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Fokker D.VII Model, Rudolf Berthold - Corgi AA38907


Fokker D.VII Model, Rudolf Berthold - Corgi AA38907 - click to enlarge
Fokker D.VII Model, Rudolf Berthold - Corgi AA38907 - click to enlarge


Item No. CG-AA38907
$55.95
Quantity:
Availability: Pre-Order


Description

Order in advance for an expected arrival in late 2020. The release date is subject to change by the manufacturer.

Your credit or debit card will not be charged until this item is available. Payment using PayPal is not recommended for pre-orders. If PayPal is used the payment will be processed when we receive the order.

Order separately from in-stock items


Corgi Aviation Archive Series Diecast Model

Fokker D.VII – Rudolf Berthold, Jasta 15/JG II, Luftstreitkrafte, Chery-les-Pouilly Aerodrome, France 1918

1:48 Scale.  Length: 5.75”.  Wingspan: 7.25”



Limited Edition 2,000 models worldwide


An early aviator who helped establish the importance of military aviation, Rudolf Berthold learnt to fly by paying for his own flying lessons while serving in the pre-war Imperial German Army. At the start of the Great War, he was sent back to his Army unit for training, but quickly transferred to the Luftstreitkräfte and an initial posting as an aerial observer. By the start of 1916, Berthold was at the controls of a Fokker Eindecker and his first aerial victory soon followed – by the end of the year, he would be one of Germany's first air aces, with eight victories to his name.

Serving throughout the war, Berthold earned the nickname “Iron Man” due to the many serious injuries received during combat, several of which saw him discharging himself from the hospital so he could return to his unit. Incredibly his final sixteen aerial victories were all gained flying the Fokker D.VII using just one hand. Injured during combat with SE5a fighters of RFC 56 Squadron in October 1917, Berthold's right arm was shattered so severely by a bullet that ricocheted in his cockpit, that amputation was considered. Although such drastic surgery was avoided, the injury would trouble Berthold for the rest of his flying career even though he would end the war with 44 aerial victories. As his victory total rose, his reputation was further enhanced by tales of bravery and determination to return to the front line and was only able to continue flying by using strong pain relief.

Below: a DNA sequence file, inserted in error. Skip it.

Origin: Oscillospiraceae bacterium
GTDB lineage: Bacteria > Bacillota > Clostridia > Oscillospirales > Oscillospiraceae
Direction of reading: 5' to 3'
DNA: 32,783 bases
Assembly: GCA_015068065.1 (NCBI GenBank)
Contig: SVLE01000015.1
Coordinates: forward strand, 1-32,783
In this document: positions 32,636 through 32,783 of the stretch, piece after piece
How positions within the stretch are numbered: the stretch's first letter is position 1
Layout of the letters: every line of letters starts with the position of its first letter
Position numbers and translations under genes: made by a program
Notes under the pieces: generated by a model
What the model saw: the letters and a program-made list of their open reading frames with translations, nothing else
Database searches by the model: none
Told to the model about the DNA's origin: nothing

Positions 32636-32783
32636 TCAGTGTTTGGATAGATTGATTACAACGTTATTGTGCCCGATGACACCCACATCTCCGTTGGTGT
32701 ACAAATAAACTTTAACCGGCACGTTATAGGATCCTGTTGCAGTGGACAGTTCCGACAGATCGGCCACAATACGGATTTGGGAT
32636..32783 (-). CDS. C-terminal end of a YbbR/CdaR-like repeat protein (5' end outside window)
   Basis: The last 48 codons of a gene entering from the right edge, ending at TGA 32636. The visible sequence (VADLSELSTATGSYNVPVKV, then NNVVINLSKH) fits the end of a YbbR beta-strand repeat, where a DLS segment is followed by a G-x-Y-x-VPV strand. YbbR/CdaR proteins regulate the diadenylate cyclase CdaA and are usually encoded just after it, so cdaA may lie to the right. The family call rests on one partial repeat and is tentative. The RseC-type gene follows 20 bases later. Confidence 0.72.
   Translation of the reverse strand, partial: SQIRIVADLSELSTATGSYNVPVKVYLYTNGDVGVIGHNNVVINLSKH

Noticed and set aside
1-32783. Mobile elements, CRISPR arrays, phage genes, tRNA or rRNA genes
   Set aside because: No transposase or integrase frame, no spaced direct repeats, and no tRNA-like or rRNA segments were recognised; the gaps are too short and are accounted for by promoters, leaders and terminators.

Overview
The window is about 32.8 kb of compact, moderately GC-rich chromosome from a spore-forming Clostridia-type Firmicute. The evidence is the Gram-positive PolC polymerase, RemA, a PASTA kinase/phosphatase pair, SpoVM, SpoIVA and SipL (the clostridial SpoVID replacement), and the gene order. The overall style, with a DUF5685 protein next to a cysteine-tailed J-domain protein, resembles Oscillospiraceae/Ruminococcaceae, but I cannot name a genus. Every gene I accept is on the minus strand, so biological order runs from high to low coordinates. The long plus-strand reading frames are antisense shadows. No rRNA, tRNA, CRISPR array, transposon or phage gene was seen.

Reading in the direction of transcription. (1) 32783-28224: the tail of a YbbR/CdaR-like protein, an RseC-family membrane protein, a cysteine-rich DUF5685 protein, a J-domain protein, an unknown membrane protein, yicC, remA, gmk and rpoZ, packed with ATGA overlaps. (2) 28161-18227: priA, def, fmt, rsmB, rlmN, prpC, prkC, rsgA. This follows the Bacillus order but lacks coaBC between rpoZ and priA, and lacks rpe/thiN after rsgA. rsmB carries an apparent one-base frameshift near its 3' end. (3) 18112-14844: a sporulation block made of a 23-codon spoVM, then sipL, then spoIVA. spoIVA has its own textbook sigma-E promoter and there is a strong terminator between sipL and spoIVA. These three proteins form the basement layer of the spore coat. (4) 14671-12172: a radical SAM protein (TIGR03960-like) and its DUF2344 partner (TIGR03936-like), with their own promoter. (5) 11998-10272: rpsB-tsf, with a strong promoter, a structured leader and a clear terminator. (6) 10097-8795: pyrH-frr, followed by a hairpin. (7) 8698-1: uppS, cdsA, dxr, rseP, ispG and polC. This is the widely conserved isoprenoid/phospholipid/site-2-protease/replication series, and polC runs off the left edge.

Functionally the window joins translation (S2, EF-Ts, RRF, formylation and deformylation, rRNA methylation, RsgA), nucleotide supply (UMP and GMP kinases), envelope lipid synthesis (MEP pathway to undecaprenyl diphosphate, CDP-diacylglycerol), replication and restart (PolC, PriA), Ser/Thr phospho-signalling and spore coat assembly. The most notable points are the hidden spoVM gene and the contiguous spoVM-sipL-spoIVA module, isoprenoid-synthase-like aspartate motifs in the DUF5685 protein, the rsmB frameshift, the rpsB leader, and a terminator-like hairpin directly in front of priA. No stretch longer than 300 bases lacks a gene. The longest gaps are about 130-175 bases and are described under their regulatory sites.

Less than two years after the war, Berthold was killed by a mob in Hamburg, during a period of civil unrest – his headstone reads 'Honored by his enemies, slain by his German brethren'. As sad end for one of Germany's leading Great War aces.

The Fokker D.VII was a German World War I fighter aircraft. Approximately 1,700 D.VII aircraft were produced in the summer and autumn of 1918. In service, the D.VII quickly proved itself to be a formidable aircraft. The armistice, which ended the war, required Germany to surrender all D.VIIs to the Allies at the conclusion of hostilities. Surviving aircraft saw continued widespread service with many other countries in the years after the war.


The Corgi Aviation Archive features a wide selection of high quality, ready-made, diecast model airplanes. Each model is crafted with meticulous attention to detail, using specifications of the original aircraft. Corgi models are built with diecast metal and some plastic components.

This model of a Fokker D.VII features:

  • Die-cast metal fuselage
  • Detailed cockpit with pilot figure
  • Historically accurate printed markings
  • Rotatable propeller with wood grain effect
  • Display stand
  • Numbered collector card



  • Category: Corgi Biplane and Triplane Aircraft Models


    Not suitable for children under the age of 14


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